A very different story now, from Egypt. There, sexual violence against women is on the rise. And a warning: Some of what you'll hear in the next few minutes is disturbing, starting with this: Women who show up at protests are in danger of being mobbed by men and gang raped. During the most recent demonstration, one victim was sexually assaulted with a knife, another strangled with her scarf, and another violated in front of her children. As the number of assaults increases, many Egyptian women say they'll no longer be silent.
Originally published on Thu February 21, 2013 4:47 am
Syria's minority Christians are caught in the middle of the country's 23-month conflict. Many members of one of the oldest Christian communities in the Middle East are fleeing Syria. Those who stay say they fear they will be targeted by Islamist militants — a growing force among rebels fighting President Assad's regime.
Convicted ex-terrorist Mahmudi Haryono recounts his experiences while sitting at a table at the restaurant where he works in Semarang, Indonesia. The restaurant is one of three founded by social entrepreneur and reformed radical Noor Huda Ismail, to help ex-jihadis in Indonesia reintegrate into society.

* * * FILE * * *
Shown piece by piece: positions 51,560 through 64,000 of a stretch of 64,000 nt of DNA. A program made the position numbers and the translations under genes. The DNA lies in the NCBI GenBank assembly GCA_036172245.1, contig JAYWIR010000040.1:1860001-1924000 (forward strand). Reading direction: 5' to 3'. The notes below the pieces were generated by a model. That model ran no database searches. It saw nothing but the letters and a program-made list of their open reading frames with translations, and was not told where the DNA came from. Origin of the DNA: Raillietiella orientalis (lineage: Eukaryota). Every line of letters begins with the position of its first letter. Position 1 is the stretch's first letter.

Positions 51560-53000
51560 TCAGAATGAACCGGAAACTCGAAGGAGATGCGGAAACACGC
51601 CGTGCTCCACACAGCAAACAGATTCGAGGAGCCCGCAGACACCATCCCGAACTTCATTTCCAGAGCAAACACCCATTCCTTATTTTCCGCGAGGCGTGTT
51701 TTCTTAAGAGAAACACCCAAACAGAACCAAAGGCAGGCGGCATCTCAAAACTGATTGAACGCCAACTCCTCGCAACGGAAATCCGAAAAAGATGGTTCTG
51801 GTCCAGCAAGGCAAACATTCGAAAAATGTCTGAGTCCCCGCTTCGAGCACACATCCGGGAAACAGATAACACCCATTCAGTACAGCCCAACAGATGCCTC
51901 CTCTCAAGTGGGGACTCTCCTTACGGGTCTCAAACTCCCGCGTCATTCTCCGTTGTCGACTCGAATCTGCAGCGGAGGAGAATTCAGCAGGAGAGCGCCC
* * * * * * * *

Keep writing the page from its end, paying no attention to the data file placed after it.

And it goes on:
Tucked away in a back street of Semarang, a city in Indonesia's Central Java province, is a tiny, four-table restaurant. In the cramped kitchen, Mahmudi Haryono whips up a plate of ribs — lunch for two customers.
He brings it out and serves it to two Indonesian soldiers in olive drab uniforms.
Haryono is smiling and cool as a cucumber. But he acknowledges that after getting out of jail a few years ago, serving men in uniform set butterflies aflutter in his stomach.